Liberia has been such a disastrous mess in recent decades that it would be amazing to find anything that still operated in the country, let alone casinos. However, that undervalues the resourcefulness of the Liberians themselves for Liberia's casinos in fact amount to two.
The country was first founded as a refugee for slaves freed in the United States, so it always had something of a tension between the more educated returning slaves and the indigenous population. This continued down the years, from the founding in the 1850's to 1980. The country was run by descendants of those freed slaves and in some ways remained in a time warp: until the 1980's, the President and his ministers, for example, still wors Victorian clothes, tail coats, and top hats (and can you imagine that in the African heat?).
Samuel Doe, who was descended from one of the local tribes, in 1980, overthrew that ruling class, and the old leaders were executed by firing squad upon the beach. There then followed some 25 years of wicked violence in which hundreds of thousands of the inmates were killed, often in grossly brutal ways. This finally came to an end with a UN sponsored peace mission just a couple of years ago.
With that sort of background and recent history, plus the destruction and poverty of the country and the people, it might be surprising to learn that there are any Liberia casinos at all: But, it seems to be a fact that in such war zones and despotic dictatorships that a couple will stay open, so that those at the top can gamble the money they extort.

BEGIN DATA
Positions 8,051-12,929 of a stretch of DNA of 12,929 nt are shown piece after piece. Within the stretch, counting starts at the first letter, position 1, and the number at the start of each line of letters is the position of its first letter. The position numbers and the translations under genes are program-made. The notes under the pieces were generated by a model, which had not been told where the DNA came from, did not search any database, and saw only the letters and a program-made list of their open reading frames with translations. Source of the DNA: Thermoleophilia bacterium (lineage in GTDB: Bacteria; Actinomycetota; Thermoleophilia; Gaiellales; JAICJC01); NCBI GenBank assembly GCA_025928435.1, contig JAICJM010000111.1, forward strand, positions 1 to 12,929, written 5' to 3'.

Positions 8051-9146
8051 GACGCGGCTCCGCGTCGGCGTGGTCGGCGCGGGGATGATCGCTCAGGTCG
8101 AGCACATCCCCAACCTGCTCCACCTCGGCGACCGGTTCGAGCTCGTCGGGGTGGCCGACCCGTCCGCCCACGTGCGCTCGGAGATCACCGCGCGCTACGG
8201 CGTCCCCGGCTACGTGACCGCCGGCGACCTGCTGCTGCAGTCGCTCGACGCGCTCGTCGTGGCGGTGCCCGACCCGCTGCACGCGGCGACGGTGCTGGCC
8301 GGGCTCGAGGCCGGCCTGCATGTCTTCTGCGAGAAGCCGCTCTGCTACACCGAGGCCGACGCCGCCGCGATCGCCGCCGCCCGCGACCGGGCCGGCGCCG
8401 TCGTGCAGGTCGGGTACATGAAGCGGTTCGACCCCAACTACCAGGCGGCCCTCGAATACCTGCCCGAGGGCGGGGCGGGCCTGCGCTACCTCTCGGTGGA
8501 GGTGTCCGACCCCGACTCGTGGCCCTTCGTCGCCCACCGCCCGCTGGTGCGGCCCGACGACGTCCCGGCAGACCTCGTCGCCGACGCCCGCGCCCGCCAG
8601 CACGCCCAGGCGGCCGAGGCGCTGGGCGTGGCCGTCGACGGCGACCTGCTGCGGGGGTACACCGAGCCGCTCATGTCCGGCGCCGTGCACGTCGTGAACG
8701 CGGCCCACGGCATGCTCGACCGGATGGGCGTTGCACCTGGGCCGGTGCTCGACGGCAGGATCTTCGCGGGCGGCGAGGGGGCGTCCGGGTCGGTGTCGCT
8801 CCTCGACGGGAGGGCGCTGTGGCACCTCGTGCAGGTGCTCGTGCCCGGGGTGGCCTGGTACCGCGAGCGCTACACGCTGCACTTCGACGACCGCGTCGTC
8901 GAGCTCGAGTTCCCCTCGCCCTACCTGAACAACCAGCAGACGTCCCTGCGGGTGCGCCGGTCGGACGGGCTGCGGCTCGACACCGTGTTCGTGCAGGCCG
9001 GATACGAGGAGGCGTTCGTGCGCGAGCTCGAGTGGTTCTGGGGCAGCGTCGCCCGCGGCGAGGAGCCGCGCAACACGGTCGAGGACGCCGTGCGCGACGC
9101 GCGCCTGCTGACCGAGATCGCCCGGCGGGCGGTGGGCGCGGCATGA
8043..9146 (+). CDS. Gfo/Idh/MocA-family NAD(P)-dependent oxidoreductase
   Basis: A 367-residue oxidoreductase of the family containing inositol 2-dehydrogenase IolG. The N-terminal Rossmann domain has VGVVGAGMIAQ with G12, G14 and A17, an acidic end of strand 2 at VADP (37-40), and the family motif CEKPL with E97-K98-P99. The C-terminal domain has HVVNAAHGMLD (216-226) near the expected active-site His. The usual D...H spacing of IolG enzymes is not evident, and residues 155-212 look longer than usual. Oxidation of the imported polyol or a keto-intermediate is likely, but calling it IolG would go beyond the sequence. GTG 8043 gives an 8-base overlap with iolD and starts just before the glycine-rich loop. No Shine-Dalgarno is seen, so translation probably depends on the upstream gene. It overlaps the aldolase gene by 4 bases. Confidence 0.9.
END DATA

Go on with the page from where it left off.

List of Liberia's casinos:
- Casino Monrovia
- Casino Oceano
The Oceano has roulette, blackjack, and poker tables, as well as slots. Both of the Liberian casinos are in Monrovia, the capital.
As an example of how divided the country was (and as something of an explanation for the rage that stripped the two recent civil wars), the current President is the daughter of the very first indigenous Liberian to even be elected to the national legislature, let alone anything more important. Ellen Johnson-Sirleaf is actually, by the standards of that part of Africa, over qualified to be a politician: she's worked for both Citibank and the World Bank. Her opponent in the recent elections was actually George Weah, an international soccer player.
With the recent peace (and the involvement of the UN in its imposition means it will probably stick), it is likely that the gangster element will disappear from Liberia's casinos, and it might be even true that the sector will expand.